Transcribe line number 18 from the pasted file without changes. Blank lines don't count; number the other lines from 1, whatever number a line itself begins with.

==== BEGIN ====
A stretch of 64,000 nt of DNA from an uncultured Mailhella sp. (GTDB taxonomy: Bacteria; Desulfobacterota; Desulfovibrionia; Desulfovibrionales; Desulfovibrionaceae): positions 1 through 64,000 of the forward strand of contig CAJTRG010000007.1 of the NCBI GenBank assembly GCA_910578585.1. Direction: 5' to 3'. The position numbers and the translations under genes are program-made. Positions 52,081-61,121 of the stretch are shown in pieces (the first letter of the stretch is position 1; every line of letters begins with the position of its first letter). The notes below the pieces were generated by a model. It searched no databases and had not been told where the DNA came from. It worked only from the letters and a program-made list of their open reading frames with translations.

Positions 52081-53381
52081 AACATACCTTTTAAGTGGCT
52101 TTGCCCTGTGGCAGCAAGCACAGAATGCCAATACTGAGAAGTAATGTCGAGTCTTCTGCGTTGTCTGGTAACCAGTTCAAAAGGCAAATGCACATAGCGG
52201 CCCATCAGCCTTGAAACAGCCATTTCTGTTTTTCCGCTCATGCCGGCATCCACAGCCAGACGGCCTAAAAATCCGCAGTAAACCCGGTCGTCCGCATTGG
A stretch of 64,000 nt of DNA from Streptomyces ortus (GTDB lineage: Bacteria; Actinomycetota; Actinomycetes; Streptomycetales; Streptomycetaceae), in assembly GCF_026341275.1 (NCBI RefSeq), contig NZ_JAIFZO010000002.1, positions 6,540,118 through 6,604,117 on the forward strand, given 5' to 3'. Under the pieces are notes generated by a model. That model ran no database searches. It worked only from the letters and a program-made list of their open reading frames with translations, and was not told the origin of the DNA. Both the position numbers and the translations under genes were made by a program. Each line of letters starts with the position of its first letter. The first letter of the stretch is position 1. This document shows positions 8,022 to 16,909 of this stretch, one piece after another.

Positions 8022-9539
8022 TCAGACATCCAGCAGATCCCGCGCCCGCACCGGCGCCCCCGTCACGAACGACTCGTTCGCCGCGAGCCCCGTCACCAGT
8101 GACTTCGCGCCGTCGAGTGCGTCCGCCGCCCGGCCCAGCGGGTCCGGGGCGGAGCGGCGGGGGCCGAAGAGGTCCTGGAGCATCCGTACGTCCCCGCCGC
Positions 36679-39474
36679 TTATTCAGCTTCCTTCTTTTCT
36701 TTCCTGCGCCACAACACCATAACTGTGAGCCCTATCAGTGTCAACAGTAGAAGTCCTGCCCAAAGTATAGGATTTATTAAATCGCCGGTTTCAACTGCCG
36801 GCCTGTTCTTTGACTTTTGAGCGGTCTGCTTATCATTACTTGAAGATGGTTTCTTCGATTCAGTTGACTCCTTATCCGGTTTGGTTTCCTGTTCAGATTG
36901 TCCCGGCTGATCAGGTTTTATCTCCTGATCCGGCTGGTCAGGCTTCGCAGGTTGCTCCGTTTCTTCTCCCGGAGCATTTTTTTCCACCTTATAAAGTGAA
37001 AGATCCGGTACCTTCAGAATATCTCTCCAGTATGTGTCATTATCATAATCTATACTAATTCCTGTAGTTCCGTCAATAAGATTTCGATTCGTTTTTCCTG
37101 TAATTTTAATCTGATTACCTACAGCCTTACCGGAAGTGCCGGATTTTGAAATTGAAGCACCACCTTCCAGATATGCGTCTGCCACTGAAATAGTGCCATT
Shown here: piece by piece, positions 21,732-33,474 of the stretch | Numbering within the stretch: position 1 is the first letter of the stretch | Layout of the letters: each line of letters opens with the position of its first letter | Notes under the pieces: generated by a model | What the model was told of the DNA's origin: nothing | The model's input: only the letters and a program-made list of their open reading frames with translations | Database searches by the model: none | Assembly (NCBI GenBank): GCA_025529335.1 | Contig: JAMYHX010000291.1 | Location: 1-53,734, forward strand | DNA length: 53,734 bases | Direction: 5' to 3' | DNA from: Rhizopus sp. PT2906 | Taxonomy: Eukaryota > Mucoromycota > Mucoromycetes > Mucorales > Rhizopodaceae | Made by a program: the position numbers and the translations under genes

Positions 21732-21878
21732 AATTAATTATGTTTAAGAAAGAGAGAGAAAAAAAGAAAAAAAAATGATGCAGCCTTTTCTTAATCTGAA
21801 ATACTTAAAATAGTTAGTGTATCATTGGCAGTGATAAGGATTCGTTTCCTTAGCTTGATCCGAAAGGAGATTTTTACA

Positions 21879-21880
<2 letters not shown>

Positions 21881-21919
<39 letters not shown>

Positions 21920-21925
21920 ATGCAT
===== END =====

Positions 21732-21878